The social democratic welfare state is in retreat even in its homeland of Western Europe, thankfully not as fast as the retreat of social democratic parties. “Capitalism’s expansionist drive threatens to subject ever wider domains of human activity to market forces: the commodification of health, childcare, elder care, human reproduction…”9 Southeast Asian economies have reached a stage whether it is now possible to pay for a welfare state. There are experiments in state provision of health and other social security services. Progressive parties can learn from the European experience in consolidating these tentative steps into full-fledged welfare states. We have to move decisively from “smash the state” to “use the state”
We can only call ourselves Leftists if we anchor our organizing on the poor and marginalized, on the urban and rural poor. But we should not disregard the middle class. Leftists tend to look down on middle class groups, seeing them as “petty bourgeois”. One of the victims of neoliberal policies in the North are the middle classes whose incomes have been stagnant for decades. Southeast Asian middle classes, whether in the service or agriculture sectors, face many obstacles that the Left can mobilise around. In the Philippines, for example, peasant groups still devote most of their energies to pushing agrarian reform, largely disregarding land reform beneficiaries and their issues.
Organizing, politics in general is a matter of communication. The reinvention of the social democratic alternative has to move from theory to figuring out the best way to communicate with groups we want to organize or coalesce with. We have to understand that the civil society base of Left parties have distinct discursive language different from that of the urban and rural poor. In the Philippines, it is the Right that has made full use of social media to advance their politics. We need to catch up, concretely to intensify organizing among the youth who are more adept at social media.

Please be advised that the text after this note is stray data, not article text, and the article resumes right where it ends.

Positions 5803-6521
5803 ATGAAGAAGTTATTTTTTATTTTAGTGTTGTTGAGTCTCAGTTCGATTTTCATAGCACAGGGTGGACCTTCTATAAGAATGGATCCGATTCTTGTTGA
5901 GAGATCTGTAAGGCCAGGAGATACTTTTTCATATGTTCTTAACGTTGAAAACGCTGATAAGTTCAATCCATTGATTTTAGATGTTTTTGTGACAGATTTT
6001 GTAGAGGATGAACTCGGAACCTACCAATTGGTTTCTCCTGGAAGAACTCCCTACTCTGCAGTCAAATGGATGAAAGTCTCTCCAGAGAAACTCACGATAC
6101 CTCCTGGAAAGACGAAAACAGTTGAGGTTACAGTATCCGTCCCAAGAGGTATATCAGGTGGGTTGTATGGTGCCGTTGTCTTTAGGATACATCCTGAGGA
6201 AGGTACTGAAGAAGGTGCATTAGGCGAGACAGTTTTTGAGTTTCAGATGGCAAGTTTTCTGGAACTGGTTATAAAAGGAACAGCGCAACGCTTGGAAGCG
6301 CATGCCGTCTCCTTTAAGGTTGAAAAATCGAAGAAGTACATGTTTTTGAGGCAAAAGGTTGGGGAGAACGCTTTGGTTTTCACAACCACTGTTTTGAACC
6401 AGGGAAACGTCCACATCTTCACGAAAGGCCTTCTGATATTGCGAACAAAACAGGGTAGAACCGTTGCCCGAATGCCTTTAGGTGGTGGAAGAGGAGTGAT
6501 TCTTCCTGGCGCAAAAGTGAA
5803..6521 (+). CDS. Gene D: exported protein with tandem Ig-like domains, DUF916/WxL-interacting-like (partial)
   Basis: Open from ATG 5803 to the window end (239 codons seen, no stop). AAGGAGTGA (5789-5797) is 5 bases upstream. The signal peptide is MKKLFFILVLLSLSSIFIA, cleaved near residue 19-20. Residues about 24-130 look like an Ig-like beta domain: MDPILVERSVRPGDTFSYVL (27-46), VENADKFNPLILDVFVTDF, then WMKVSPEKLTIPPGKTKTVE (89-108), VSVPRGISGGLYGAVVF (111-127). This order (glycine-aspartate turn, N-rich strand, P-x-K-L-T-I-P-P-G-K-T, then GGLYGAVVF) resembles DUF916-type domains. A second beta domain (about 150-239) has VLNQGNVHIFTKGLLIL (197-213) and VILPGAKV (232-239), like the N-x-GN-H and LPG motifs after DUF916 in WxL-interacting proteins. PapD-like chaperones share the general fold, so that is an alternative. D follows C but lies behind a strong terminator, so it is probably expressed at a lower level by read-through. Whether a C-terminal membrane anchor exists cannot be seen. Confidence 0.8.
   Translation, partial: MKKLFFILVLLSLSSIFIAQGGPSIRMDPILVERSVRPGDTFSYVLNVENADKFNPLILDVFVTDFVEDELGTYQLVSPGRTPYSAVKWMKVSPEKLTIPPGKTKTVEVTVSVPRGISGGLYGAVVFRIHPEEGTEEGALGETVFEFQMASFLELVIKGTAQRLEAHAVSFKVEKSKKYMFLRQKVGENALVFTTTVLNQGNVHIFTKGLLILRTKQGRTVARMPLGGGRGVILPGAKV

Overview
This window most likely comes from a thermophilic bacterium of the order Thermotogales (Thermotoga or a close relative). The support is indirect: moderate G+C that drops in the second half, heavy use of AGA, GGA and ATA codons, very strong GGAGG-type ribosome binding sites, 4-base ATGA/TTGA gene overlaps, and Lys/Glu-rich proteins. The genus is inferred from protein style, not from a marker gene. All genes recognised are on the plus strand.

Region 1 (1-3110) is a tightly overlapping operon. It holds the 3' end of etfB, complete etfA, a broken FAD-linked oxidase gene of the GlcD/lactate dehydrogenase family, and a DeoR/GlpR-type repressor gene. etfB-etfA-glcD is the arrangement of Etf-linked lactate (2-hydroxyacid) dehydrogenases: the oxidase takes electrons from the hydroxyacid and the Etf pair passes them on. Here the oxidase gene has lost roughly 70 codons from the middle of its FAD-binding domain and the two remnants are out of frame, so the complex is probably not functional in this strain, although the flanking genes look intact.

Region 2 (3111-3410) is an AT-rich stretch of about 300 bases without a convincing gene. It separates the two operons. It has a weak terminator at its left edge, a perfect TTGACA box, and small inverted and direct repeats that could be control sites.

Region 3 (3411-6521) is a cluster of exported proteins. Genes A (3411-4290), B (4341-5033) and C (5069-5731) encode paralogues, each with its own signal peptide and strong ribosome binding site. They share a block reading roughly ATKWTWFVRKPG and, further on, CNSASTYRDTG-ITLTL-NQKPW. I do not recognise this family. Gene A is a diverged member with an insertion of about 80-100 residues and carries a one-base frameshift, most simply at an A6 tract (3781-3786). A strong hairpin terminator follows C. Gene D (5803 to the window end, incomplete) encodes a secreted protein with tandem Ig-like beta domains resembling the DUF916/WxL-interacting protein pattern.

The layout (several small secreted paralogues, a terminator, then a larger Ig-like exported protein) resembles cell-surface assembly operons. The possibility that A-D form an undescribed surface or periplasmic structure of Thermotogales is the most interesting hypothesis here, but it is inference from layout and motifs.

After so many years on the political margins, Leftists tend to focus on advocacy, to “bearing witness to injustice”. There will always be people who prefer to remain in these political spaces. But we should be clear about what we want: we want to build strong social democratic political parties, strong enough to win elections, take over government, and “using the state” build new welfare states. It is only by doing this that we can win not one but many victories. ###
1 I do not know enough about the situation in South and East Asia to say much that’s intelligent about them. I have also excluded Vietnam and Laos because the problems of socialist transition are very different from situation in the rest of Southeast Asia.
2 Workshop on “Perspectives on the Democratic Developmental State” School of Government, University of the Western Cape, 27-28 February 2018. Populist Challenges of Renewing Social Democracy Olle Törnquist (University of Oslo).
3 Erik Olin Wright, “Compass Points - Towards a Socialist Alternative” New Left Review 41 September-October 2006.
4 Wright, ibid., p.103
5 Tornquist, op.cit.,p.1
6 Joel Rocamora, “How Should the Left Relate to Populists – A Review”, February 19, 2017. Luky Djani and Olle Tornquist, Dilemmas of Populist Transactionalism, Jogjakarta: Polgov Publishing, 2017.
7 Wright, op.cit.,p.100
8 Wright, op.cit., p.103
9 Ibid, p.100